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Ennio Morricone, influential music creator for modern cinema, dies at the age of 91

Ennio Morricone, the The Italian composer, whose atmospheric scores for spaghetti westerns and around 500 films by a Who’s Who by international directors made him one of the most versatile and influential music creators in the world for modern cinema, died in Rome on Monday. He was 91 years old.

His death was confirmed by his lawyer Giorgio Assumma, who said that Mr. Morricone was hospitalized last week after he fell and broke his thigh.

For many filmmakers, Maestro Morricone (pronounced more-ah-CONE-ay) was a unique talent who created melodic accompaniments to comedies, thrillers and historical dramas by Bernardo Bertolucci, Pier Paolo Pasolini, Terrence Malick, Roland Joffé, Brian De Palma and Barry Levinson, Mike Nichols, John Carpenter, Quentin Tarantino and other filmmakers.

Mr. Morricone has made many popular films of the past 40 years: Édouard Molinaros “La Cage aux Folles” (1978), Mr. Carpenter’s “The Thing” (1982), Mr. De Palma’s “The Untouchables” (1987), Roman Polanskis ” Frantic “(1988), Giuseppe Tornatores” Cinema Paradiso “(1988), Wolfgang Petersens” In the Line of Fire “(1993) and Mr. Tarantinos” The Hateful Eight “(2015).

In 2016, Mr. Morricone won his first competitive Oscar for his score for “The Hateful Eight”, an American western mystery thriller, for which he also won a Golden Globe. In a career full of honors, he had previously won an Oscar for his life’s work (2007) and had been nominated for five other Academy Awards. He had won two Golden Globes, four Grammys and dozens of international awards.

But the work that made him world famous and best known to moviegoers was his mix of music and sound effects for Sergio Leone’s 1960s spaghetti western: a ticking pocket watch, a creaking sign, buzzing flies, a changing Jew harp, haunting pipes, cracking whips, shots and a bizarre, howling “ah-ee-ah-ee-ah” played on a wind instrument in the shape of a sweet potato called ocarina.

Imitated, despised, faked what became known as “The Dollars Trilogy” – “A Fistful of Dollars” (1964), “For a Few Dollars More” (1965) and “The Good, the Bad and the Ugly” (1965) 1966), all released in the United States in 1967 – with Clint Eastwood as “The Man Without a Name” and huge hits with a total budget of $ 2 million and global gross income of $ 280 million.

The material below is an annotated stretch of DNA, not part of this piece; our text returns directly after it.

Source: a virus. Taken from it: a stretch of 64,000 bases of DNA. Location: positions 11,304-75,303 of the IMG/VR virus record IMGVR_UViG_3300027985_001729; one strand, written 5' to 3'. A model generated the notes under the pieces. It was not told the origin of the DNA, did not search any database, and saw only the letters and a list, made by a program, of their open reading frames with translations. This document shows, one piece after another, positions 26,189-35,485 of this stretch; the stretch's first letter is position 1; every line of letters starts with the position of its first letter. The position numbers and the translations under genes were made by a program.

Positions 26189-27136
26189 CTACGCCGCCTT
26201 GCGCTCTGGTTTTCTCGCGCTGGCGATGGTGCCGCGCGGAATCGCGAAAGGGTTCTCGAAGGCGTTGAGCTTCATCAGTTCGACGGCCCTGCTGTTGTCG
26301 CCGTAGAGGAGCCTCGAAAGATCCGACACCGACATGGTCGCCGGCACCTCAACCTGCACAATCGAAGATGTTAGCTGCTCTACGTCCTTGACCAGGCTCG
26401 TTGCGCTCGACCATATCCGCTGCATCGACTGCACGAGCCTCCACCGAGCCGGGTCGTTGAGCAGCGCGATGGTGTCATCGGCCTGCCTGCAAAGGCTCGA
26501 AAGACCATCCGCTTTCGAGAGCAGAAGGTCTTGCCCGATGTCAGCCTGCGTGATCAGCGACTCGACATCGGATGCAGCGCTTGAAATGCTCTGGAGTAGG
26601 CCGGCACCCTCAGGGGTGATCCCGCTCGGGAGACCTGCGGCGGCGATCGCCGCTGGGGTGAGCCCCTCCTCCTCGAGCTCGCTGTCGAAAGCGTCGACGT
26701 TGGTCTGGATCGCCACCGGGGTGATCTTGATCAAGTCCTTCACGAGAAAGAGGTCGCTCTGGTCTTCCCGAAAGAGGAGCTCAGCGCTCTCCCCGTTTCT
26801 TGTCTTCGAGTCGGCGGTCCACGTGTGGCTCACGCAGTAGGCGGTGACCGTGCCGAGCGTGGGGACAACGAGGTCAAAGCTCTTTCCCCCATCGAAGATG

The Italian dialogue of the trilogy was synchronized, and the action was brooding and slow, with clichéd close-ups of shooters’ eyes. But Mr. Morricone, who violated the unwritten rule of never putting actors on stage with music, put everything with ironic tonal craziness and melodramatic strain, which many fans embraced with cultic dedication and critics who were considered viscerally true for Mr. Leones early vision of the old west.

“In the films that established his reputation in the 1960s, the spaghetti western series he made for Mr. Leone, Mr. Morricone’s music is anything but a backdrop,” wrote the New York Times critic, Jon Pareles, in 2007. “It is sometimes a conspirator, sometimes a lampoon, with melodies that are as vivid as any actor’s face.”

Mr. Morricone also achieved Mr. Leone’s “Once Upon a Time in the West” (1968) and his Jewish gangster drama “Once Upon a Time in America” ​​(1984), both widely regarded as masterpieces. But it became the tightest identified with “The Dollars Trilogy” and over time got tired of responding for their insignificant sensitivities.

When asked by The Guardian in 2006 why “A Fistful of Dollars” had such an impact, he said, “I don’t know. It is the worst film Leone made and the worst score I made. “

“The Ecstasy of Gold”, the theme song for “The Good, The Bad and The Ugly”, was one of Mr. Morricone’s greatest hits. It was recorded by the cellist Yo-Yo Ma on an album of Mr. Morricones compositions and used by two rock bands in concert: as closing music for the Ramones and as an introductory topic for Metallica.